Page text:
Sometimes in life, regardless of our best efforts to manifest the love of God in our homes, our workplaces, and our communities, we encounter individuals who exhibit unkindness or even hostility in return. It can be tempting to respond to them with unkind words or behaviors of our own. But how does God want us to respond? He wants us to be strong on His Word by loving others as He loves.
I Peter 3:8,9:
Finally, be ye all of one mind, having compassion one of another, love as brethren, be pitiful [compassionate, tenderhearted], be courteous [friendly minded]:
Not rendering evil for evil, or railing [abuse] for railing….
Be not overcome of evil, but overcome evil with good.
To overcome means “to be victorious” or to “conquer.” We would not try to conquer the darkness in a room by introducing more darkness, for we know that darkness is dispelled by the introduction of light. So why would we try to overcome, or conquer, evil—anything contrary to the Word of God—with more evil? Instead, we need to introduce good. One way we can conquer evil is by extending God’s love and goodness to others.
Romans 2:4 shows us the effect of God’s goodness on someone’s life.
Or despisest thou the riches of his goodness and forbearance and longsuffering; not knowing that the goodness of God leadeth thee to repentance?
Goodness means “kindness” and “actively beneficent in spite of ingratitude.” God’s goodness leads a man or woman to repentance. To “repent” indicates a genuine change of heart and life, from worse to better. God, out of the riches of His goodness and forbearance and long-suffering, extended His goodness to us—giving us the opportunity to change. He did this not because we deserved it but because we needed it.
When we encounter people whose behavior toward us is contrary to the Word of God, we can recognize that behind that behavior is usually a person in need. Rather than rendering evil for evil or railing for railing, we can show them God’s goodness, giving them an opportunity to change their life from worse to better.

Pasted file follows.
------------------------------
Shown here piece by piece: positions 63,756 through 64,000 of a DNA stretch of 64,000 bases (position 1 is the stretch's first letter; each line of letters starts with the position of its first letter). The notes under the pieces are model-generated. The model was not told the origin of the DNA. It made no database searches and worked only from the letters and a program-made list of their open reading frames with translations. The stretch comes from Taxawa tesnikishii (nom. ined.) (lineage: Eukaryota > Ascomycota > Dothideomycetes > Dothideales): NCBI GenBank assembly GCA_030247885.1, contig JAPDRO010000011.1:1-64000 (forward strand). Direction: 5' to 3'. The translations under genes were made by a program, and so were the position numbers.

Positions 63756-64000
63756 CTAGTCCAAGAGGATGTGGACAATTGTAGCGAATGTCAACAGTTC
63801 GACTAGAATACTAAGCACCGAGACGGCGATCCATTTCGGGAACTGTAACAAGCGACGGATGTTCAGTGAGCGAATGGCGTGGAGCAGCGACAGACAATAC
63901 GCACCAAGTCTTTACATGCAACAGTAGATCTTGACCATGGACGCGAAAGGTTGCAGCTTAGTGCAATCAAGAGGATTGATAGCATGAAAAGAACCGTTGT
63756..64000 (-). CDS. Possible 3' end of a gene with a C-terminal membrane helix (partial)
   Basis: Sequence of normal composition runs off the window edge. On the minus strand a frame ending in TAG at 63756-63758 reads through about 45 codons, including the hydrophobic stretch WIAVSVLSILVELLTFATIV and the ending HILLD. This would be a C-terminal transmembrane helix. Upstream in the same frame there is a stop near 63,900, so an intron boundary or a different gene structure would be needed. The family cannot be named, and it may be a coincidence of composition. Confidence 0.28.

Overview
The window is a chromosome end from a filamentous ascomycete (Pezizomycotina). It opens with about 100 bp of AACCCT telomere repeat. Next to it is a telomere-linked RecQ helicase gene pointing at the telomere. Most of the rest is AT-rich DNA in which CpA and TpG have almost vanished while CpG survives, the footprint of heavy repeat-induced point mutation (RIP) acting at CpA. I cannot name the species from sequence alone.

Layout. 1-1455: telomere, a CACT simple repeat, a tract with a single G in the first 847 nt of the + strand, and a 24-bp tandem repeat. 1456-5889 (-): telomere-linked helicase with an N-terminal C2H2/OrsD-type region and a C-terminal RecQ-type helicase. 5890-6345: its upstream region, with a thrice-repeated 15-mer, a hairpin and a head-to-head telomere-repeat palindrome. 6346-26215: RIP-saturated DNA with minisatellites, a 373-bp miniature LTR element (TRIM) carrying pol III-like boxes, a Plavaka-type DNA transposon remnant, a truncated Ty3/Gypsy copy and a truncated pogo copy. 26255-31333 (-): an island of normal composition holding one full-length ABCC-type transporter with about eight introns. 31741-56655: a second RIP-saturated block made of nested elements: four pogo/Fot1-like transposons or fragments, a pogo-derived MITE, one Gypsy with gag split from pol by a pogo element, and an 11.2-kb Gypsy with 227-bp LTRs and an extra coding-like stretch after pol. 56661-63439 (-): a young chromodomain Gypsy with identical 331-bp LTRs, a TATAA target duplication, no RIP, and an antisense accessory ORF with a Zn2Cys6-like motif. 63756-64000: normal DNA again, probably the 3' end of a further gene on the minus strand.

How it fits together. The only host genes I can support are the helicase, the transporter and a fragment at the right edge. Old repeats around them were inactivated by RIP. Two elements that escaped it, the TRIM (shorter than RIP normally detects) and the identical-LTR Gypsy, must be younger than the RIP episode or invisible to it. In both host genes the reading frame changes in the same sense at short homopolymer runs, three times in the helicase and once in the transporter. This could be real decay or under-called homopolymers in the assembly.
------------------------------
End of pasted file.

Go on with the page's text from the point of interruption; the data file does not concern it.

Jesus Christ, who always did his Father’s will, provides a powerful example for us to follow.
I Peter 2:21-23:
For even hereunto were ye called: because Christ also suffered for us, leaving us an example, that ye should follow his steps:
Who did no sin, neither was guile found in his mouth:
Who, when he was reviled, reviled not again; when he suffered, he threatened not; but committed himself to him that judgeth righteously.
At times during his public ministry, Jesus Christ was questioned, accused, and personally insulted. Yet he “did no sin.” All the way through his arrest, “trial,” and crucifixion, instead of returning evil for evil he persisted in extending God’s love and goodness to others. As a result, one of the malefactors (evildoers) crucified with him had a change of heart and believed on Jesus, who then promised him a future paradise—a definite change from worse to better (see Luke 23:39-43). What a sterling example Jesus was of overcoming evil with good!
Responding with God’s love and goodness, being actively beneficent in spite of ingratitude, has many benefits:
- It gives the individual who exhibits unkindness an opportunity to change their life, if they choose to.
- It may open the door for us to meet needs with God’s Word.
- It gives us an occasion to receive rewards for doing the Word.
I Thessalonians 5:15:
See that none render evil for evil unto any man; but ever follow that which is good, both among yourselves, and to all men.
God’s will is clear. Rather than rendering evil for evil, we can strive to “ever follow that which is good.” When we encounter others who exhibit unkindness or even hostility toward us, let’s remember that behind those actions could be a person in need. Our response, drawn from the wellspring of God’s love and goodness in our hearts, may lead them to repentance—to a genuine change of heart and life. Truly, we can be victorious, overcoming evil with good, as we respond with God’s love and goodness.